Now this- Though I was bleeding heavily, I kickstart the bike.

The "able to" in the former helps to understand the implication of the preceding clause. Isn't that so?
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Re: Set on Meaning part 4 [#permalink]

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05 Jan 2013, 12:32
Expert's post
Yeah thats what I said in the brackets
I was able to shut the door. -Redundant (if there are no meaning problems and assuming I was not paralyzed )

It indeed depends on the meaning!

However,
She showed considerable ability in learning foreign languages
She showed considerable ability in foreign languages

I would incline to the second one! Because considerable ability is also synonymous with the fact that she is not a pro and is learning.
I would however use,
She showed considerbale capability of foreign languages in the big bad GMAT world.
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Re: Set on Meaning part 4 [#permalink]

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05 Jan 2013, 12:36
lazy guys......!
Some one too lazy has edited my post rather than creating his own:wink:
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Re: Set on Meaning part 4 [#permalink]

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05 Jan 2013, 12:37
Expert's post
LOL!
Some one has also corrected it and put it back in order :D
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Re: Set on Meaning part 4 [#permalink]

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05 Jan 2013, 18:05
hi carcass, will look forward to the fifth meaning set.
Could u pls give the OE for 6th question,I was stuck b/w two options here and its the one I got wrong

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Re: Set on Meaning part 4 [#permalink]

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05 Jan 2013, 19:11
1
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dentobizz wrote:
hi carcass, will look forward to the fifth meaning set.
Could u pls give the OE for 6th question,I was stuck b/w two options here and its the one I got wrong

Posted from my mobile device

Concepts Tested – Run-on, Parallelism, Verb
The sentence as given is a run-on sentence because it uses a comma to connect
two independent clauses. B is the best answer as it gets the placement of ‘both’
right and also uses the parallel structure correctly.

C - The placement of ‘both’ is incorrect. The original sentence implies that the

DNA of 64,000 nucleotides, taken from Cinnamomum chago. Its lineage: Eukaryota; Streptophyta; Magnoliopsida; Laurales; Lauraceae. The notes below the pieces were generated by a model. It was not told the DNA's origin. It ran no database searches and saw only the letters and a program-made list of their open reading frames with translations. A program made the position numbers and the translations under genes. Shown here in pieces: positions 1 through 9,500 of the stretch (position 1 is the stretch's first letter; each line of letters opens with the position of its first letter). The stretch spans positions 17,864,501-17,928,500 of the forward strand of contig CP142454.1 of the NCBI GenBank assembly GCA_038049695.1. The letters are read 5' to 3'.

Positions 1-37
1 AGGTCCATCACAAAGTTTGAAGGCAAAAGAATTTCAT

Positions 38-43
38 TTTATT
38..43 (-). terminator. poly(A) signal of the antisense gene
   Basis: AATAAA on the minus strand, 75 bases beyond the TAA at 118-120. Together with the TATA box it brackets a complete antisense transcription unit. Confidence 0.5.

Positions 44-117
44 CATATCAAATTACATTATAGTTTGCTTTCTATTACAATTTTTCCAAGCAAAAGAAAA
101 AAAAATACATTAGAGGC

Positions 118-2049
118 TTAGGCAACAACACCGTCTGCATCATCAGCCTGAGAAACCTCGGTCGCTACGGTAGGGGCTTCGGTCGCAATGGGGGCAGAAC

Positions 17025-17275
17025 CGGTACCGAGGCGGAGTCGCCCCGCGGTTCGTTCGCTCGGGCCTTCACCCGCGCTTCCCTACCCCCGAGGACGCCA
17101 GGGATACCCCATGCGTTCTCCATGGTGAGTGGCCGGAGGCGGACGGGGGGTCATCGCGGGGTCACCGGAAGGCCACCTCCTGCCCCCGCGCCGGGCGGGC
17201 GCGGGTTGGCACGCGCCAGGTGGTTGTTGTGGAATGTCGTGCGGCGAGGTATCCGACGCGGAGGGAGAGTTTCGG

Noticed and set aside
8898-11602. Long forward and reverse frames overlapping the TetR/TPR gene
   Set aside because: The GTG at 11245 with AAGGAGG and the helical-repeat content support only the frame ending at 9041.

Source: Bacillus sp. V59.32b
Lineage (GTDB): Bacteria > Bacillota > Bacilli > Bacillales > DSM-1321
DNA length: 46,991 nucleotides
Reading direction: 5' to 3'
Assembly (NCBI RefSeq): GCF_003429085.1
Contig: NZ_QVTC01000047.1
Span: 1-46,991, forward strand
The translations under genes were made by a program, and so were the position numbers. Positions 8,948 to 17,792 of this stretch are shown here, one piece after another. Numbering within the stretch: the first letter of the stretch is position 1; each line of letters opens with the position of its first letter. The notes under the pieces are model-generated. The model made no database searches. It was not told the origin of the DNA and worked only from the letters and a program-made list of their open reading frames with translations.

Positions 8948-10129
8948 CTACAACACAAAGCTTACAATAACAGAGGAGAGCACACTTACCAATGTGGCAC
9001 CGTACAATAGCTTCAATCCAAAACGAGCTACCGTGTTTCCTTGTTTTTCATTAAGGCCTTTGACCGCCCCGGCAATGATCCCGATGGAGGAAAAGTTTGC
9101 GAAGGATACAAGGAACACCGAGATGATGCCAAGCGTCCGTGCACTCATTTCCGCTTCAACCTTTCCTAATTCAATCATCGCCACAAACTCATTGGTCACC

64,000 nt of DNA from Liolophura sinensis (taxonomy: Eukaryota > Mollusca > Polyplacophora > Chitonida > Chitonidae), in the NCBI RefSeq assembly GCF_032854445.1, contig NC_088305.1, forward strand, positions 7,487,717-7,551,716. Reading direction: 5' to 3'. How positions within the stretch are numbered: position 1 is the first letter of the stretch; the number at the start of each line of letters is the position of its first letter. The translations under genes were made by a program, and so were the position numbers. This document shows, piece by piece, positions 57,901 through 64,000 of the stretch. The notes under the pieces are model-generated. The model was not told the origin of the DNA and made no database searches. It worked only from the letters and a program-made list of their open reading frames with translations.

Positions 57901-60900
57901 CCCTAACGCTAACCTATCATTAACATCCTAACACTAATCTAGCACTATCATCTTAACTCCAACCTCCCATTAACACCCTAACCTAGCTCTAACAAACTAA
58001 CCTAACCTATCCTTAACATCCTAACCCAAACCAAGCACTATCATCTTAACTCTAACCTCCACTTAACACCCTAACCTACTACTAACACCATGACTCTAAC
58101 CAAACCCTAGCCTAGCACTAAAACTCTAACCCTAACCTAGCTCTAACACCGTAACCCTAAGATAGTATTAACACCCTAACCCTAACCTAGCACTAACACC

release of Jurassic Park led to the inauguration of two things; hence ‘both’ should
come after ‘inauguration’

D - The use of ‘and’ is not appropriate since it fails to show the causal
relationship implicit in the sentence. Also the preposition ‘of’ does not have to be
repeated in the phrase ‘of the audience’s fascination with dinosaurs’ because ‘of’
is coming before ‘both, which implies that it applies to both the things that come
after ‘both’.

E - This sentence is missing a main verb
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Re: 1) Around three centuries ago, the prevailing attitude in [#permalink]

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22 May 2013, 10:30
Carcass would you mind posting OEs of question 8 and 9?
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Re: 1) Around three centuries ago, the prevailing attitude in [#permalink]

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01 Jun 2013, 23:09
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8 Academicians tend to praise research that agrees with their own beliefs, and it is
rare for kindness to be shown
to contrary theories

(A) beliefs, and it is rare for kindness to be shown
(B) beliefs, with a rare kindness shown
(C) beliefs, and rarely show kindness
(D) beliefs, they are rarely kind
(E) beliefs, but they show rare kindness

How can option C be a correct option? It's completely distorting the intended meaning. According to option C, academicians are showing rare kindness, but in fact, the intended meaning is that "research" ,itself, has to show rare kindness. One can ask that how can research shows kindness(being the property of alive matters) or be a doer. If "research" can "agree" upon something then it can also show "kindness".
And in case if it belongs to academician then what is the use of comma just before "and", as there are only two actions (praise research and show kindness).
Correct me, If I am wrong !!
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Re: 1) Around three centuries ago, the prevailing attitude in [#permalink]

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01 Jun 2013, 23:24
9 Patrick Woodroffe is a poet and painter that is able to make a living at it

(A) Patrick Woodroffe is a poet and painter that is able to make a living at it
(B) Patrick Woodroffe is able to make a living as a poet and painter
(C) A poet and painter, Patrick Woodroffe is able to make a living at it
(D) Patrick Woodroffe makes a living as a poet and a painter
(E) By writing poetry and painting is how Patrick Woodroffe makes a living

The intended meaning of the original sentence is clearly giving stress upon "being as a poet & a painter" and it says this is the only medium through which patrick can able to earn something, while option D is pretty straight forward and missing the intended stress on his profession.
Am I making sense? Btw what is wrong with option B? It is having that stress component as well
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Re: Meaning/Clarity 5.Around three centuries ago, the prevailing [#permalink]

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10 Oct 2013, 19:45
Can someone explain number 8 to me please?
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Re: Meaning/Clarity 5.Around three centuries ago, the prevailing [#permalink]

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11 Oct 2013, 03:18
alexandermaksumov wrote:
Can someone explain number 8 to me please?

here you have all the asnswers to your questions whre the topic is consolidated

meaning-clarity-sc-question-bank-by-carcass-souvik-145694.html#p1168341

the attachment
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Re: Meaning/Clarity 5.Around three centuries ago, the prevailing [#permalink]

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13 Apr 2015, 13:37
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Re: Meaning/Clarity 5.Around three centuries ago, the prevailing   [#permalink] 13 Apr 2015, 13:37